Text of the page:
Matthew Wong took his life on October 2, 2019, in Edmonton, Alberta. He was 35. His obituary in the NYTimes described him as “a promising self-taught painter whose vibrant landscapes, forest scenes and still lifes were just beginning to command attention and critical acclaim.”
His mother, Monita (Cheng) Wong, said Mr. Wong was on the autism spectrum, had Tourette’s syndrome and had grappled with depression since childhood… In a telephone interview, she spoke of his sense of isolation, and of his struggles with depression. “He would just tell me, ‘You know, Mom, my mind, I’m fighting with the Devil every single day, every waking moment of my life.’”
Mr. Wong’s paintings also synthesize from Chinese landscape painting, Van Gogh, Vuillard, Milton Avery, Alex Katz and Lois Dodd. But his brush strokes convey their own sense of urgency and speed, which downplays mastery for the sake of direct communication.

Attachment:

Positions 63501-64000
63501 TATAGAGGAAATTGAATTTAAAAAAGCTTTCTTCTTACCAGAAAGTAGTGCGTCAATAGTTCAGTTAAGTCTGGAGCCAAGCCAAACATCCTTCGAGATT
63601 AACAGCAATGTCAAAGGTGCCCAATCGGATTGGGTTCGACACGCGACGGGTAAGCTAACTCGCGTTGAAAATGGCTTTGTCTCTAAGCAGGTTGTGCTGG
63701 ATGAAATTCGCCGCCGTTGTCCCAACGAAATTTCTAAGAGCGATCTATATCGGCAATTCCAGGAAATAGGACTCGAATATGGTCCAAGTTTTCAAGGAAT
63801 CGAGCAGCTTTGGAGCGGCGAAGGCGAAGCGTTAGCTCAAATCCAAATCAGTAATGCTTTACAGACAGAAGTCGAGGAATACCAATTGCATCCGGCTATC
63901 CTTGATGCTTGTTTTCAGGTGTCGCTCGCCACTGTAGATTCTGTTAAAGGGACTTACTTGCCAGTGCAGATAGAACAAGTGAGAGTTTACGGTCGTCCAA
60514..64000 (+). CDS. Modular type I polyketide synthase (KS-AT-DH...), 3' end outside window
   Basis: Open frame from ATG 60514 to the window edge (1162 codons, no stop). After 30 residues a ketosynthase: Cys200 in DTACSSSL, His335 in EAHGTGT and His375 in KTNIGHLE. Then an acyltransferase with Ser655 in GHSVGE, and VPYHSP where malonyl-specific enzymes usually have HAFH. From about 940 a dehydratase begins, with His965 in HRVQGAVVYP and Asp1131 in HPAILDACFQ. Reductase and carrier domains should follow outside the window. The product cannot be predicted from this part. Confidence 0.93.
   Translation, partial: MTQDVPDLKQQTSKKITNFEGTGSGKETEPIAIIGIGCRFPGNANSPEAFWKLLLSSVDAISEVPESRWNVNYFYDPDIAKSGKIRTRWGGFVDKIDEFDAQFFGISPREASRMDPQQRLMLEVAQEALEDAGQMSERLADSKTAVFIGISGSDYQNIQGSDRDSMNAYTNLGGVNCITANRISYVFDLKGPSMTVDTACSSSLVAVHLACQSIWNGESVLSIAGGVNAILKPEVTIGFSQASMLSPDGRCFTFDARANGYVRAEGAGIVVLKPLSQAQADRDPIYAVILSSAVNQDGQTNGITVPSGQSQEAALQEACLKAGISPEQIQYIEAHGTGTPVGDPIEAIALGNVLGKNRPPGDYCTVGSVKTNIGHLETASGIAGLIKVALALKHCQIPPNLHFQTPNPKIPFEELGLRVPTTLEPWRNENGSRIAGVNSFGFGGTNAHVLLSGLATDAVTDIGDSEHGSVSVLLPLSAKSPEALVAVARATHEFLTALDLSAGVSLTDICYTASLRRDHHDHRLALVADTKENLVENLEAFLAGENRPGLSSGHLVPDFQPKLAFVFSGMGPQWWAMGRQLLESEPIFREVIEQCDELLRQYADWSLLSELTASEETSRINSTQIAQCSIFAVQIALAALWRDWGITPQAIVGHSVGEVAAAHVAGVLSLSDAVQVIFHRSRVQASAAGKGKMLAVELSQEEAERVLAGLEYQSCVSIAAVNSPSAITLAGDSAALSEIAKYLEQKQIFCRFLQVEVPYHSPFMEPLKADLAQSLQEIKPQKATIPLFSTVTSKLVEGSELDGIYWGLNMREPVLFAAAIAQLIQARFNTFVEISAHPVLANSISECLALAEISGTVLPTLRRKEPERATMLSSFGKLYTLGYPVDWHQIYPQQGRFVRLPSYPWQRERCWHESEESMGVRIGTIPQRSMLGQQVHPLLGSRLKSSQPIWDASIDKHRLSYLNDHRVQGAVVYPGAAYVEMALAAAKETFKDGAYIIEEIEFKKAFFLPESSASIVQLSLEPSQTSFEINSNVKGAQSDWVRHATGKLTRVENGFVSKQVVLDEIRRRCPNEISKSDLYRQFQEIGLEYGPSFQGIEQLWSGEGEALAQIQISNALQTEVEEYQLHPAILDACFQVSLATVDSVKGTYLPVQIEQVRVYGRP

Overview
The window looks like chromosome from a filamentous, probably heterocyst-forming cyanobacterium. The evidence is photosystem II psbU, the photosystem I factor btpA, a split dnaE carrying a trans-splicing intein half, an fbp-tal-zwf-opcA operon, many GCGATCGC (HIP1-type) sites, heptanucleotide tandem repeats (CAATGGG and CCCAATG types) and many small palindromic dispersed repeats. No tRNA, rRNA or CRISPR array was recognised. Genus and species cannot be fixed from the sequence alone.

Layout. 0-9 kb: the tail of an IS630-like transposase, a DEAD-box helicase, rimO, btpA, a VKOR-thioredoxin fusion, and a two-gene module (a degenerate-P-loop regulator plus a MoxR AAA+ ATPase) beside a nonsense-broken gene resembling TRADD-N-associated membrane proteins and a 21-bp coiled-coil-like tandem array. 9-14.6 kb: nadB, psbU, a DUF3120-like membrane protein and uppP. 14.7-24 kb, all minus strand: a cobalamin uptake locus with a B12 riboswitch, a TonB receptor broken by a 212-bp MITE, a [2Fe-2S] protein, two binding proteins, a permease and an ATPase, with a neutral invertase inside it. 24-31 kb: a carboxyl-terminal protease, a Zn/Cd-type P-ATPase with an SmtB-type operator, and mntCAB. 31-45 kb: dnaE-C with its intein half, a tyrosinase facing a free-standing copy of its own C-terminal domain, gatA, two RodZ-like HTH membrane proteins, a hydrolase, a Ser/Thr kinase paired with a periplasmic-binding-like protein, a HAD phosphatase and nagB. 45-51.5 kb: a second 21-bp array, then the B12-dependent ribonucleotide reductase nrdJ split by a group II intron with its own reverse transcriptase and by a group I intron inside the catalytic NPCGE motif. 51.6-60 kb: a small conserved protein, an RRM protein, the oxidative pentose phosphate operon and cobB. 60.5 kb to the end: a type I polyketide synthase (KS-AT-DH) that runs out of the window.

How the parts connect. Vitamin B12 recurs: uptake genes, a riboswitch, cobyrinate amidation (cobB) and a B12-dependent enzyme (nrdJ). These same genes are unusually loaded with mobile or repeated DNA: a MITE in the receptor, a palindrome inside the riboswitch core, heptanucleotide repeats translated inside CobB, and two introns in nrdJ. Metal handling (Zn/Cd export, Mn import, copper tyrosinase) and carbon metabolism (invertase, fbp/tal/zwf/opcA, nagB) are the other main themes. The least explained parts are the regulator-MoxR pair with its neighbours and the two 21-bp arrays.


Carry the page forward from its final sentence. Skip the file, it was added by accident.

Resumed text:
And Mr. Wong took equal inspiration from natural forms — leaves, trees, their branches, grass, stones, bushes — translated them into a his own vocabulary of semiabstract strokes and shapes.
Neil Genzlinger, “Matthew Wong, Painter on Cusp of Fame, Dies at 35,” NYTimes, 10-21-19.
Roberta Smith, “A Final Rhapsody in Blue From Matthew Wong,” NYTimes, 12-24-19.
(c) 2020 JMN